LANSING, Mich. (WLNS) – President Joe Biden called for a cease-fire between Israel and Hamas in a call to Israeli Prime Minister Benjamin Netanyahu on Monday.
Michigan lawmakers in Washington have reacted to the calls for ceasefire.
“The images we’ve seen out of the Middle East are gut-wrenching,” said Senator Gary Peters in a statement. “For both Israelis and Palestinians, families losing loved ones, children living under constant fear of attack, livelihoods shattered – the human toll is simply heartbreaking. I agree with President Biden’s support for a ceasefire and urge his Administration to continue working with our allies to de-escalate this conflict and establish a meaningful peace.”
Senator Debbie Stabenow released a statement on Thursday regarding the violence, saying:
“What is happening on the ground in Jerusalem, Gaza, and throughout Israel is horrifying. Leaders in the region and in the United States must appeal for calm and call for a ceasefire for the sake of Israeli and Palestinian civilians and families who are caught in the crossfire.”
This list will be updated as more Michigan lawmakers react to the calls for ceasefire.
Background (via AP):
Netanyahu told Israeli security officials late Monday that Israel would “continue to strike terror targets” in Gaza “as long as necessary in order to return calm and security to all Israeli citizens.”
As the worst Israeli-Palestinian fighting since 2014 raged, the Biden administration has limited its public criticisms to Hamas and has declined to send a top-level envoy to the region. It also had declined to press Israel publicly and directly to wind down its latest military operation in the Gaza Strip, a six-mile by 25-mile territory that is home to more than 2 million people. Cease-fire mediation by Egypt and others has shown no sign of progress.
Separately, the United States, Israel’s top ally, blocked for a third time Monday what would have been a unanimous statement by the 15-nation U.N. Security Council expressing “grave concern” over the intensifying Israeli-Palestinian conflict and the loss of civilian lives. The final U.S. rejection killed the Security Council statement, at least for now.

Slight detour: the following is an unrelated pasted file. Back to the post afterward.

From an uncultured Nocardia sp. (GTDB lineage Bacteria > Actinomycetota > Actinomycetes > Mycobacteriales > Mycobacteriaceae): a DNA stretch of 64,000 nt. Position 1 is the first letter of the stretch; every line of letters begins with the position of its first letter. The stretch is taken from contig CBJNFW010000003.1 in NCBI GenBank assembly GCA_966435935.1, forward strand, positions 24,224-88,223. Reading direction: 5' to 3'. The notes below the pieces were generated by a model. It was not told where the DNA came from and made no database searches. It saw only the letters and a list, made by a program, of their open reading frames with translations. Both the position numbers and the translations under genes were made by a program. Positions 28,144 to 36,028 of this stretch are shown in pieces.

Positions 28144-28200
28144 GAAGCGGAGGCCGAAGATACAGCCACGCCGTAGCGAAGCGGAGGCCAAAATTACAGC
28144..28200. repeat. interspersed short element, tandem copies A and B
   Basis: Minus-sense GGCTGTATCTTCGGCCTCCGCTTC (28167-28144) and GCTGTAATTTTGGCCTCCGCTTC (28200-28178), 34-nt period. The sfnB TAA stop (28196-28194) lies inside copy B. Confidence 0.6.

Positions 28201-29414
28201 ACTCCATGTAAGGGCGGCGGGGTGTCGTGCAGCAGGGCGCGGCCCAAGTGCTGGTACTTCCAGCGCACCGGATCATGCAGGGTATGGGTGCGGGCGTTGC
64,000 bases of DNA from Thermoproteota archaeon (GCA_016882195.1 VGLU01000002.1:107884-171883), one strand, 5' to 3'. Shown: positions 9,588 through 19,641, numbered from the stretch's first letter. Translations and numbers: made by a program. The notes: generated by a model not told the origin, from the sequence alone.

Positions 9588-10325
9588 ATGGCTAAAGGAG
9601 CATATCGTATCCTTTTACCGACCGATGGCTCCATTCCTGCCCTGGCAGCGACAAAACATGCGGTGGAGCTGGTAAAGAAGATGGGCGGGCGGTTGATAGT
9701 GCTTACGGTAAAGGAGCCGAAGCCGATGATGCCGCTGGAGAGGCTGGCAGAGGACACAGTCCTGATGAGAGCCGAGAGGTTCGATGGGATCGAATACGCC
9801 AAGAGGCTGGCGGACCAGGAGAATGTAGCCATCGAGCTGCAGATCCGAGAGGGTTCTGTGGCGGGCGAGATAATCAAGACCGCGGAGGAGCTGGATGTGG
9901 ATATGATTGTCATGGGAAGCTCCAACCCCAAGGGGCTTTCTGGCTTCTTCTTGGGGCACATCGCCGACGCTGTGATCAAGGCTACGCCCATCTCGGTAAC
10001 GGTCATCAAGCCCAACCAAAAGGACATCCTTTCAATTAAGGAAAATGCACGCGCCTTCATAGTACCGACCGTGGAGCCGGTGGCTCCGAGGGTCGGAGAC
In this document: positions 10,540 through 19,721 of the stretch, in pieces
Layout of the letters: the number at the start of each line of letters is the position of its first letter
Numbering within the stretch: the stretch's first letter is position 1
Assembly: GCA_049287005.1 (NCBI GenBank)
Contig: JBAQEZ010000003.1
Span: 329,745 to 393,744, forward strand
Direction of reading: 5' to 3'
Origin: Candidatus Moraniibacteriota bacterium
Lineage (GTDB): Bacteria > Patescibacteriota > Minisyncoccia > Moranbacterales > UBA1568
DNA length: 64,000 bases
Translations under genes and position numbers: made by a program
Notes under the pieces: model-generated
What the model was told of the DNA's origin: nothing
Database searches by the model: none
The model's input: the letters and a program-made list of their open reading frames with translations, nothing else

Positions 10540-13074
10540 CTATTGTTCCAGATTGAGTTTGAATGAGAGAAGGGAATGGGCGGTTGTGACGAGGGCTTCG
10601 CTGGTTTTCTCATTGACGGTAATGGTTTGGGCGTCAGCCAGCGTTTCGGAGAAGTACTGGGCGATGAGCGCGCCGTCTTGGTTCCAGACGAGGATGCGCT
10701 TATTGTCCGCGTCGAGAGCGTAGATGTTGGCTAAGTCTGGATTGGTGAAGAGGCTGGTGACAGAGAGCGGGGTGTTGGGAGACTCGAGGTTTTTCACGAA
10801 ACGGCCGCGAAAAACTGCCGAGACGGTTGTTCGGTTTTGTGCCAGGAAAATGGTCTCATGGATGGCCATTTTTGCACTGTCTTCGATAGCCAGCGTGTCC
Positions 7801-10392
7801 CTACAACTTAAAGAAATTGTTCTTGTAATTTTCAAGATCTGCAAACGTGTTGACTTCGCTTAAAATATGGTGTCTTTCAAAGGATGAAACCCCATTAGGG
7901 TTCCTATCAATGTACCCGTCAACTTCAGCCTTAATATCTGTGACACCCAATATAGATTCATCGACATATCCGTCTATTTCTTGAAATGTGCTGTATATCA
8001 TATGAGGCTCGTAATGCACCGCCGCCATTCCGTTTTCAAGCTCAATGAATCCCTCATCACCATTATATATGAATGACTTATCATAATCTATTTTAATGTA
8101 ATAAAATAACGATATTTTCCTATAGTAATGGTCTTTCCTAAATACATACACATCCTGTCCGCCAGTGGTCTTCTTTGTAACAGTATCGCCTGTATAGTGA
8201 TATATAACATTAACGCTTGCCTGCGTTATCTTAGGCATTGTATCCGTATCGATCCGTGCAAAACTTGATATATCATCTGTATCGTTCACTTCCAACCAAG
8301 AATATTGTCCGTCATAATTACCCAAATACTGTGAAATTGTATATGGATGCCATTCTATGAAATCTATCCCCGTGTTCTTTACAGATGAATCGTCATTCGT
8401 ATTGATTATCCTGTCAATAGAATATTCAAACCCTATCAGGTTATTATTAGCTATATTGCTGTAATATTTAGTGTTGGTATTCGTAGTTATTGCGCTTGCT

Secretary of State Antony Blinken, speaking in Denmark on the first stop of an unrelated tour of Nordic countries, said Monday the United States was ready to spring in to help if Israel and Hamas signal interest in ending hostilities — but that the U.S. wasn’t demanding that they do so.
“Ultimately it is up to the parties to make clear that they want to pursue a cease-fire,” Blinken said. He described U.S. contacts to support an end to the fighting, including the calls he was making midair between his Nordic stops.
Progressive Democrats have been more outspoken in demanding pressure on Israel — and Republicans and conservative Democrats comparatively quiet, for a politically fraught U.S. issue like support for Israel — as the death toll has mounted.
Rep. Cori Bush, a Missouri Democrat, linked Palestinian issues to those of Black Americans.
“We oppose our money going to fund militarized policing, occupation, and systems of violent oppression and trauma,” Bush tweeted.
But Senate Minority Leader Mitch McConnell, R-Ky, took the Senate floor on Monday to assail lawmakers for including Israel in their demands for a cease-fire.
“To say that both sides, both sides need to de-escalate downplays the responsibility terrorists have for initiating the conflict in the first place and suggests Israelis are not entitled to defend themselves against ongoing rocket barrages,” McConnell said.
In a shot at Democrats, McConnell said, “The United States needs to stand foursquare behind our ally, and President Biden must remain strong against the growing voices within his own party that create false equivalence between terrorist aggressors and a responsible state defending itself.”
Sen. Rick Scott, R-Fla., led 19 Republican senators releasing a resolution supporting Israel’s side of the fighting. They plan to try to introduce the legislation next week.
Blinken also said Monday he had asked Israel for any evidence for its claim that Hamas was operating in a Gaza office building housing The Associated Press and Al Jazeera news bureaus that was destroyed in an Israeli airstrike over the weekend. But he said that he personally had “not seen any information provided.”
(The Associated Press contributed to this report.)